Estate administration is the legal process of settling the estate of a person who has died. It is also referred to as probate. In Oregon, the Circuit Court in the county in which the decedent lived at the time of death has jurisdiction over the process. Or. Rev. Stat. § § 113.015. The two main purposes of probate are to make sure that a decedent’s property goes to the right beneficiaries or heirs and to ensure that the estate’s creditors are paid.
Appointing Personal Representative in Oregon
A personal representative is the person who settles the affairs of a decedent. A will generally names a personal representative (referred to as an executor). If a person dies without a will, any interested party can petition the Circuit Court for appointment. As provided in Or. Rev. Stat. § § 113.085, preference is given in the following order of priority:
- The surviving spouse of the decedent or the nominee of the surviving spouse
- The next of kin of the decedent or the nominee of the next of kin
- The Director of Human Services or the Director of the Oregon Health Authority
- The Department of Veterans’ Affairs
- Any other person.
Regardless of whether the decedent left a will, the personal representative must first petition the court and receive approval before having legal authority to manage the decedent’s estate.
Submitting the Will
The personal representative must submit a certified copy of the will, if any, so that it can be “proved.” The will can be proved either by affidavit sworn by the witnesses to the will or by the witnesses testifying in court that at the time the will was signed, the decedent was mentally competent.
The personal representative must notify creditors that a probate case has been initiated and that they have been appointed as personal representative. Notification is made by publication in a local newspaper or by written notice. The notice will include the date by which creditors must file claims and the manner of filing claims. Or. Rev. Stat. § 113.155. The claims period is 4 months.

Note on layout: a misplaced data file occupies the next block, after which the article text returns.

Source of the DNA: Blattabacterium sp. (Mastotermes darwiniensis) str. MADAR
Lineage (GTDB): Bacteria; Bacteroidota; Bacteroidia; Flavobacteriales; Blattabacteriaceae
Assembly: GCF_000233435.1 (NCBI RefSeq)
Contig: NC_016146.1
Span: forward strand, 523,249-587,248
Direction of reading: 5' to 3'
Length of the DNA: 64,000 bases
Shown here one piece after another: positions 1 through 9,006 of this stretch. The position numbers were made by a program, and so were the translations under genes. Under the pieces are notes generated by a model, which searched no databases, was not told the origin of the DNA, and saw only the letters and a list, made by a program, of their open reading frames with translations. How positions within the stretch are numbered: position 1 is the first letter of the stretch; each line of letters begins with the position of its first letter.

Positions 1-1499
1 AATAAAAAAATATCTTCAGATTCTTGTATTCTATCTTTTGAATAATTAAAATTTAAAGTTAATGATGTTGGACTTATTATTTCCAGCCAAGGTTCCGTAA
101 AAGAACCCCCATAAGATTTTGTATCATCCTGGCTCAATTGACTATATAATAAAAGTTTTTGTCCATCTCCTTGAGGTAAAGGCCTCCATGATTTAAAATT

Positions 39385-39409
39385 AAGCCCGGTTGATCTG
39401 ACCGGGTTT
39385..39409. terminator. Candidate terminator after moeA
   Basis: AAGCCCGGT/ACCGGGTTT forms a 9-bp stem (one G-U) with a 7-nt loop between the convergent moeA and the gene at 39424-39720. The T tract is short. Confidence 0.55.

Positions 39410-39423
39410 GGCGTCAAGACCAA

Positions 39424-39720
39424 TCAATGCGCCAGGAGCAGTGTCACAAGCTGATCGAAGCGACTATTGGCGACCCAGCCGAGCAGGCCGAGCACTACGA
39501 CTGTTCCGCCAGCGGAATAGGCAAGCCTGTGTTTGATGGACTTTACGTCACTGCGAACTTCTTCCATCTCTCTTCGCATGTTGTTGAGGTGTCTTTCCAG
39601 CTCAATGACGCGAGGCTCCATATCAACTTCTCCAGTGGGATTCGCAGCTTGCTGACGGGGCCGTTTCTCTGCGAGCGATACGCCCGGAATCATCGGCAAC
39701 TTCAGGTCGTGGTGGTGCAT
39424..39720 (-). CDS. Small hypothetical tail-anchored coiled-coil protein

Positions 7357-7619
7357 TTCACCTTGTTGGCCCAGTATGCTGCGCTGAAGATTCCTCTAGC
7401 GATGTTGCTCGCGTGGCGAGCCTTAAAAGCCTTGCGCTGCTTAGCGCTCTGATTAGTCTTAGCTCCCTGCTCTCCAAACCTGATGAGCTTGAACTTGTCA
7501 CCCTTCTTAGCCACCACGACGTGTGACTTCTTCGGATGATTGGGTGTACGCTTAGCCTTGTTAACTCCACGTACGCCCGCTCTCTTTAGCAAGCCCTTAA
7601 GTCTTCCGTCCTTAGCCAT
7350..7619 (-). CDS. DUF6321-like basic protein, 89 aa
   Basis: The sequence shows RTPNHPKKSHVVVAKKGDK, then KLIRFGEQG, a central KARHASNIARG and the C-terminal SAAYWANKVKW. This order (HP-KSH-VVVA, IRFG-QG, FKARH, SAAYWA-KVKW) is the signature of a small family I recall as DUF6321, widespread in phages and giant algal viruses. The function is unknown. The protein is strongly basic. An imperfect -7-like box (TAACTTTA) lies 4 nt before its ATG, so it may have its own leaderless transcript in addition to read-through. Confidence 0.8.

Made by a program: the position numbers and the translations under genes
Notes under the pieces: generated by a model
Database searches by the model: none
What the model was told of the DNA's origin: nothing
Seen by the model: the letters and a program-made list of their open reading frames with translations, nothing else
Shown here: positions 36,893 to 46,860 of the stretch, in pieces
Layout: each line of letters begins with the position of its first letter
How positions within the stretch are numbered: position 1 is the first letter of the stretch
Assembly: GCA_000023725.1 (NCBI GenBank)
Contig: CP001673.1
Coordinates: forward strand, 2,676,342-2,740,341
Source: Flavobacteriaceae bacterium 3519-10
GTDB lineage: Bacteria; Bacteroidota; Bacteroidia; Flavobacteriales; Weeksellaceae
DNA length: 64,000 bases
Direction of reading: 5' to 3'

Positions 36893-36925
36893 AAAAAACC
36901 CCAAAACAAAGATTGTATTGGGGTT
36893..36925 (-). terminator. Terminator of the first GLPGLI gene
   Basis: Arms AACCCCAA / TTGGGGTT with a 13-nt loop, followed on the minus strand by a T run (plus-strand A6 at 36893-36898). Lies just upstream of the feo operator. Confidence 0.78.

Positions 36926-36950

Inventory of Assets
Because one of the primary goals of estate administration is to distribute asset assets to beneficiaries and heirs, the personal representative must determine what assets are in the decedent’s probate estate and must inform the court. Within 60 days after the date of appointment, the personal representative must file with the Circuit Court an inventory of all the property of the estate that has come under their control or about which they have knowledge. The inventory must include the value of each asset as of the date of the death of the decedent. Or. Rev. Stat. § 113.165.
Debts Are Paid
The other primary purpose of estate administration is to ensure that the decedent’s debts are paid. Claims must be presented in writing and must state the nature of the claim and the amount. All valid claims that were filed during the claims period must be paid from estate assets. The personal representative is permitted to commence paying claims the day after the end of the claims period.
When the estate is ready for distribution, the personal representative is required to submit an accounting to the Circuit Court. The accounting must include the total value of the estate as indicated in the inventory, all money and property received into the estate during the period covered by the account, and all disbursements made during the period covered by the account. Or. Rev. Stat. § 116.083.
The personal representative must seek court permission to distribute assets by filing a petition for judgment along with the final account. After court approval of the account and the petition for judgment, the personal representative will distribute the decedent’s assets to the people and entities named in the will or, if the person died without a will, to the heirs of the decedent according to Oregon’s law of intestate succession. Or. Rev. Stat. §§ 112.035 and 112.045
Timeframe of Estate Administration in Oregon
The estate administration process takes a minimum of four months. If the estate includes property that takes a while to sell, if there are complicated tax matters, or if there are probate disputes, the process can last much longer.